Eagles, the magnificent birds of prey, have always fascinated humans with their soaring flight and keen eyesight. But have you ever wondered how high or fast an eagle can fly? Let’s explore the fascinating world of eagles and their incredible flying abilities.
How High Can An Eagle Fly?
Eagles can fly at heights between 10,000 to 20,000 feet above sea level, although this varies depending on the species. While some sources state their maximum flying height as 13,000 feet, it’s important to note that this is not the highest flying bird in the world. That title goes to the Ruppell’s Griffon vulture, which can fly at an astonishing height of 37,000 feet. Another notable high-flyer is the bar-headed goose, which can reach heights of over 26,000 feet while flying over the Himalayas.
Altitude in Meters
To convert the flying height to meters, eagles fly at average heights between 3,048 and 6,096 meters above sea level. Some sources describe their maximum flying height as 3,962 meters, but this depends on the eagle species.
Comparison with Planes
Interestingly, commercial planes usually fly between 31,000 and 38,000 feet, which is higher than the flying height of eagles. The Ruppell’s Griffon vulture, the world’s highest-flying bird, reaches heights close to commercial planes.
Specifics for Different Eagle Species
- Golden Eagle: Typically flies at altitudes of 985 to 3,937 feet (300 to 1200 meters), but can reach up to 12,000 feet.
- Bald Eagle: Usually flies over 10,000 feet high from the ground but can potentially fly higher. Hang glider pilots near California have observed them at altitudes of more than 15,000 feet.
- Sea Eagle/Fish Eagle: Includes species like the bald eagle, Madagascar fish eagle, and white-tailed eagle. While the bald eagle can fly as high as 15,000 feet, the Madagascar fish eagle can reach altitudes of 10,000 to 15,000 feet. The flying heights of other sea or fish eagle species are unknown but may range between 10,000 to 20,000 feet like most other eagle species.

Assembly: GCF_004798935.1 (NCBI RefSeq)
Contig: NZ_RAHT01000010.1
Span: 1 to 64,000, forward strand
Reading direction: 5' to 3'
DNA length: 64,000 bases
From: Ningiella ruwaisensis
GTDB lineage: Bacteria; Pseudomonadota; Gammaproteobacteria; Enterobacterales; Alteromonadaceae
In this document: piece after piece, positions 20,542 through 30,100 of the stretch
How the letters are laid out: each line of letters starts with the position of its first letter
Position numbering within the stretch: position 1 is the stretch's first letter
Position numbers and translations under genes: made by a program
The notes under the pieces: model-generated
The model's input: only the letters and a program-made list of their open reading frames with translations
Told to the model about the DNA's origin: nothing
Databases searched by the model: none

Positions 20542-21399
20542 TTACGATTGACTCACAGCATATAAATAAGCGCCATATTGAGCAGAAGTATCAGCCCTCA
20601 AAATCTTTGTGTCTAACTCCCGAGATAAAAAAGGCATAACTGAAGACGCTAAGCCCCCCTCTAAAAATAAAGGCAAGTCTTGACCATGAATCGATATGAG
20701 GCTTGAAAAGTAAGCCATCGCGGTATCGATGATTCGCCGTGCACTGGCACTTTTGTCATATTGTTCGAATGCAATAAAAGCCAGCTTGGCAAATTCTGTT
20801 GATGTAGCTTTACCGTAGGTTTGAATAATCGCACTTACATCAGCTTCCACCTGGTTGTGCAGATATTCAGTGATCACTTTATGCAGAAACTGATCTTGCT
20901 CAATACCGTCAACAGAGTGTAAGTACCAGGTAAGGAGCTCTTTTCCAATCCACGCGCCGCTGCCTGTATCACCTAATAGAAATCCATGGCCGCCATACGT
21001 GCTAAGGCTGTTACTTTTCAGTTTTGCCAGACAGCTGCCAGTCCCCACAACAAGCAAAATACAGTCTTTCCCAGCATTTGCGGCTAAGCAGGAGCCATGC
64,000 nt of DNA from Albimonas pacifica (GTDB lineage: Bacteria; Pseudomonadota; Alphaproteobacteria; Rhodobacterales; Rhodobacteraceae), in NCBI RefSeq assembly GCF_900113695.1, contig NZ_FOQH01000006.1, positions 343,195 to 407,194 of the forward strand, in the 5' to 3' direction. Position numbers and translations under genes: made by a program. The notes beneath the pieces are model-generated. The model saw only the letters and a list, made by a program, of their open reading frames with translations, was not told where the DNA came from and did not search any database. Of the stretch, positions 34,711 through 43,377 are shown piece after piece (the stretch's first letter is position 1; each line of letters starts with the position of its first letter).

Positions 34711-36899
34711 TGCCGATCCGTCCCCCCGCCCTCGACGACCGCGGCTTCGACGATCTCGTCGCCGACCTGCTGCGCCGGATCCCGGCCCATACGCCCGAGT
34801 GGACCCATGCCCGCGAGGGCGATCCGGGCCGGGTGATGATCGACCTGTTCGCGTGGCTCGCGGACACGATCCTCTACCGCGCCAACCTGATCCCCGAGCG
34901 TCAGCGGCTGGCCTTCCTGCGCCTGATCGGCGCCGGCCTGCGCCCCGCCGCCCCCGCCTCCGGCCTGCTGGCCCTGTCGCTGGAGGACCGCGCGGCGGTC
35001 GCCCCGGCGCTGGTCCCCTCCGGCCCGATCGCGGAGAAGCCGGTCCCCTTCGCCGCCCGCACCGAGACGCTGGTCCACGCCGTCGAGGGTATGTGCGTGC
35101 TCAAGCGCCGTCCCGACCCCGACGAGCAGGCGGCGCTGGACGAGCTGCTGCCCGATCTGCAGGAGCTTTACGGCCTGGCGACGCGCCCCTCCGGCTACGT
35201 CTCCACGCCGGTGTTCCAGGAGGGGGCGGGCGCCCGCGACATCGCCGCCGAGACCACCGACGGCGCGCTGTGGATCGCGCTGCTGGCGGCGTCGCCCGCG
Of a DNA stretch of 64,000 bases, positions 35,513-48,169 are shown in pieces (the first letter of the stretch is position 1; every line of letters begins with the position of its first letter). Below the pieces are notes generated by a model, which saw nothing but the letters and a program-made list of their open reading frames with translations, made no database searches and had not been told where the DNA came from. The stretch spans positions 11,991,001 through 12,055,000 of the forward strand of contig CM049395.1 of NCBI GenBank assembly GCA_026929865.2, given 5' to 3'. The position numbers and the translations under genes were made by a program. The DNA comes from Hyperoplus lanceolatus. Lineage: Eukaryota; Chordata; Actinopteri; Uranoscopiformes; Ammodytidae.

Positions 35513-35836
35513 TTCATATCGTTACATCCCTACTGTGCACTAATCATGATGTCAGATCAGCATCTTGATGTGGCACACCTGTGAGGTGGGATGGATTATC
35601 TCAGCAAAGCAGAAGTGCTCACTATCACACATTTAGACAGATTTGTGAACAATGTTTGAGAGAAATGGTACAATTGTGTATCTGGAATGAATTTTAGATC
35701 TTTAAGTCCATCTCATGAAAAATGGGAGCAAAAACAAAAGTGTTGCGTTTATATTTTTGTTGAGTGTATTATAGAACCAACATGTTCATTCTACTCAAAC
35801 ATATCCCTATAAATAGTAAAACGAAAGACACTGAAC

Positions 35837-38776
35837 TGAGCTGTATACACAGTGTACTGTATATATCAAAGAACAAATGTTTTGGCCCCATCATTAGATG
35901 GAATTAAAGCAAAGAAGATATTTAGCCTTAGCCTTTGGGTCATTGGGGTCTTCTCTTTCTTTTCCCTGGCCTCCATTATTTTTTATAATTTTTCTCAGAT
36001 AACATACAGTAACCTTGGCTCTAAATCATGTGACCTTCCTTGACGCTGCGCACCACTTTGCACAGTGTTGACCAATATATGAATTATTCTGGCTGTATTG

- Philippine Eagle: The highest elevation at which Philippine eagles can fly is unknown, but they fly at a speed of 80 km/h (49.7 mph) and make their home in lowlands and mountains of altitudes over 1,800 meters (5,900 feet).
- Martial Eagle: Recorded to fly as high as over 5,500 meters (18,044 feet) above sea level. Sixteen martial eagles were tagged, and the transmitter data showed these heights.
How Fast Can Eagles Fly?
The speed at which eagles fly varies between species:
- Golden Eagle: Soars at a usual speed of about 45 to 52 km/h (28 to 32 mph), but when hunting or displaying, it often reaches up to 190 km/h (120 mph). When diving toward prey, their speed can reach 240 to 320 km/h (150 to 200 mph), making them one of the fastest animal species in the world.
- Bald Eagle: When gliding and flapping, their speed reaches 56 to 70 km/h (35 to 43 mph). Carrying fish reduces their speed to about 48 km/h (30 mph), and their diving speed is between 120 to 160 km/h (75 to 100 mph), although they rarely dive vertically.